Born in 1959, Jonathan Charley, studied architecture in Portsmouth, London and Moscow, and subsequently worked in community architecture for seven years, completing his PhD on Soviet Architecture in 1994. He has lived in Glasgow for nearly thirty years, is currently Director of Cultural Studies in the Department of Architecture at the University of Strathclyde, and has been a lecturer and tutor across the world from Moscow, to Berlin, London, Sao Paulo and Belo Horizonte. In 2012 he was appointed as the Project Director for Scotland at the Architecture Biennale in Venice that received the Royal Scottish Academy Gold medal for Architecture. Alongside exhibitions and media projects, such as *Foreign Bodies* (2004), the award winning *GLAS project* (2006), *Critical Dialogues* (2012), and *Disappearing Moscow* (2017), he writes mainly about the political and social history of architecture and cities. Most recently the edited collection the *Routledge Companion for Architecture, Literature and The City* (2018), *Memories of Cities: Trips and Manifestos* (2013), and the co-edited *Writing the Modern City: Literature, Architecture and Modernity* (2011). He is currently working on a new book *The Monologues of City X*, (2019), that takes the reader on a journey into the heart of the capitalist city through four fictional narratives, capital, machine, nature and utopia. He has a wife, two daughters, speaks good Portuguese, adequate Russian and poor French, and has a life long passion for whisky, fish, dub-reggae and Plymouth Argyle Football Club.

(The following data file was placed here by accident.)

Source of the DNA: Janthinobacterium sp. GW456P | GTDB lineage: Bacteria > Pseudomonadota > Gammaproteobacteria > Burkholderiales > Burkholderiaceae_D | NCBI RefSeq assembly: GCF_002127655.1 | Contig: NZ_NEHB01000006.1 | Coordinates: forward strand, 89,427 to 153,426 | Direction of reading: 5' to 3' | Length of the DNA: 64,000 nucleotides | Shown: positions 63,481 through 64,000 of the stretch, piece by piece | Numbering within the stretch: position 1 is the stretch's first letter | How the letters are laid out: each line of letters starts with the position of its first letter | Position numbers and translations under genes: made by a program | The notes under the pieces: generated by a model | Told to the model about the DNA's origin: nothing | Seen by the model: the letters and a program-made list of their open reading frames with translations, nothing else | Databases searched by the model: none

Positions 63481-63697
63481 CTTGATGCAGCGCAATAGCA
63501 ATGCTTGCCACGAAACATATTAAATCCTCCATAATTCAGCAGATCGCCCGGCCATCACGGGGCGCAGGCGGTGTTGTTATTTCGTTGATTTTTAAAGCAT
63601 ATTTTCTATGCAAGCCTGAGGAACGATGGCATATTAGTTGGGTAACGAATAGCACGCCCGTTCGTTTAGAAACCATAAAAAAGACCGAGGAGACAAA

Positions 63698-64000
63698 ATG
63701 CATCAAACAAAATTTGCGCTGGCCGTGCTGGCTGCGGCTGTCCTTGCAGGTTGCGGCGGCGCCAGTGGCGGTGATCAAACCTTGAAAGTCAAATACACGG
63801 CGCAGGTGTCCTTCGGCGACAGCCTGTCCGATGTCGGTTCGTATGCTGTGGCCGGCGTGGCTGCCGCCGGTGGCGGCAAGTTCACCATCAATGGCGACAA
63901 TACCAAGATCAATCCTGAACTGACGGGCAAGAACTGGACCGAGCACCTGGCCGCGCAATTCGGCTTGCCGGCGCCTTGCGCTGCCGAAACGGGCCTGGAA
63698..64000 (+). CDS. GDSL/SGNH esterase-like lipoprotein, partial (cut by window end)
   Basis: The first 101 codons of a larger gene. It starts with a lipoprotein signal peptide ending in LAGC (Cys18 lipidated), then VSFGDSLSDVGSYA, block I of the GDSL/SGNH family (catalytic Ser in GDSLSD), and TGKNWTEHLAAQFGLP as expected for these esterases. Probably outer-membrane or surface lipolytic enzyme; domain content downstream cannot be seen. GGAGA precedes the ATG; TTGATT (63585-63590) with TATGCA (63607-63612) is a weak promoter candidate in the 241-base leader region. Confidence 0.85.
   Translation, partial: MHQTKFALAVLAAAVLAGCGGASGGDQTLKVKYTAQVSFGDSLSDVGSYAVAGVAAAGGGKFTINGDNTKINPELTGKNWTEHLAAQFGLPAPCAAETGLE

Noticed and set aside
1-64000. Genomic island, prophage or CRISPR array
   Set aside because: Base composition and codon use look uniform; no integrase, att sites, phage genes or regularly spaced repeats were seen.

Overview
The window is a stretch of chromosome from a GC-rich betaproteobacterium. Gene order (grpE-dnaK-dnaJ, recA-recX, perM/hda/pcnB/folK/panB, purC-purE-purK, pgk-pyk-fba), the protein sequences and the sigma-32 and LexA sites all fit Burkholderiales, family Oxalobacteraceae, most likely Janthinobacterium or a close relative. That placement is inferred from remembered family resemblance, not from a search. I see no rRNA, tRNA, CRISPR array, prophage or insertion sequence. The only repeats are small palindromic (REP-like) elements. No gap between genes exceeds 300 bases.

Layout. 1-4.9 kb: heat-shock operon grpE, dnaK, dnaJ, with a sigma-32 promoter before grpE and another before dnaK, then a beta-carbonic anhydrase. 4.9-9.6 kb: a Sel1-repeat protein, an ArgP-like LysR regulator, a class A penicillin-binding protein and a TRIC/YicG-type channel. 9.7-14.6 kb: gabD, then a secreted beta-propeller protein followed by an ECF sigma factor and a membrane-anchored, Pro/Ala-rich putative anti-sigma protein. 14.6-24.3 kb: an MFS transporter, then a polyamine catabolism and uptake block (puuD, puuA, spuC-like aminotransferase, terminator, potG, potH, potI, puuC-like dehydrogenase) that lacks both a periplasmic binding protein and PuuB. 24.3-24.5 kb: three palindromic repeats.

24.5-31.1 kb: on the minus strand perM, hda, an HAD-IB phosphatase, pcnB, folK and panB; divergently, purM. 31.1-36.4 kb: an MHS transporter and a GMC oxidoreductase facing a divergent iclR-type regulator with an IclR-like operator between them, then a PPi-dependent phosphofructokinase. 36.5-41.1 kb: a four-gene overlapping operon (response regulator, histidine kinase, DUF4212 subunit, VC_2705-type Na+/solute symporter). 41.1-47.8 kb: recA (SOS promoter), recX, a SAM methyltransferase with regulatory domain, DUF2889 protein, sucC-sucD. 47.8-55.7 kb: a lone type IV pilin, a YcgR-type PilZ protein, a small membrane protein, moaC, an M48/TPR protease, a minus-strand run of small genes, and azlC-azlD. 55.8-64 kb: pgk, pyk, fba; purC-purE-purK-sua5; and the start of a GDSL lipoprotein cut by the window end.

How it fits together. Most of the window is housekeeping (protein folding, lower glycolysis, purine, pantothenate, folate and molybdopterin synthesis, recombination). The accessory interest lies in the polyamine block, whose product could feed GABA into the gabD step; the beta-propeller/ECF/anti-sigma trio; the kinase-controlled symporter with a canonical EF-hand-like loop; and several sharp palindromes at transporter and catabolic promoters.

“Everything always begins with a long hot summer and a confession. It was July 1975 and it was my first job on a building site as a scaffolder’s mate. It was the beginning of an accidental career in architecture and building that somehow has continued for nearly 40 years. My confession is that unlike some of my contemporaries, who swear they woke up one day at an impossibly early age with a driving ambition to redesign the world, I fell into architecture almost by default. Like the drunk labourer who, after tumbling three stories from the scaffold, landed at my feet and then got up virtually unscathed, it was a lucky fall, in that architecture rather suited my wayward and diverse engagement with the world. In true renaissance fashion, it has allowed me to play music, read, write, travel, make pictures, design, build and teach. In other words, it has been more of an immersive osmotic field rather than a professional vocation.”
From the Preface to 'Memories of Cities'
Visit Jonathan Charley for a complete list of projects, writings and visual work.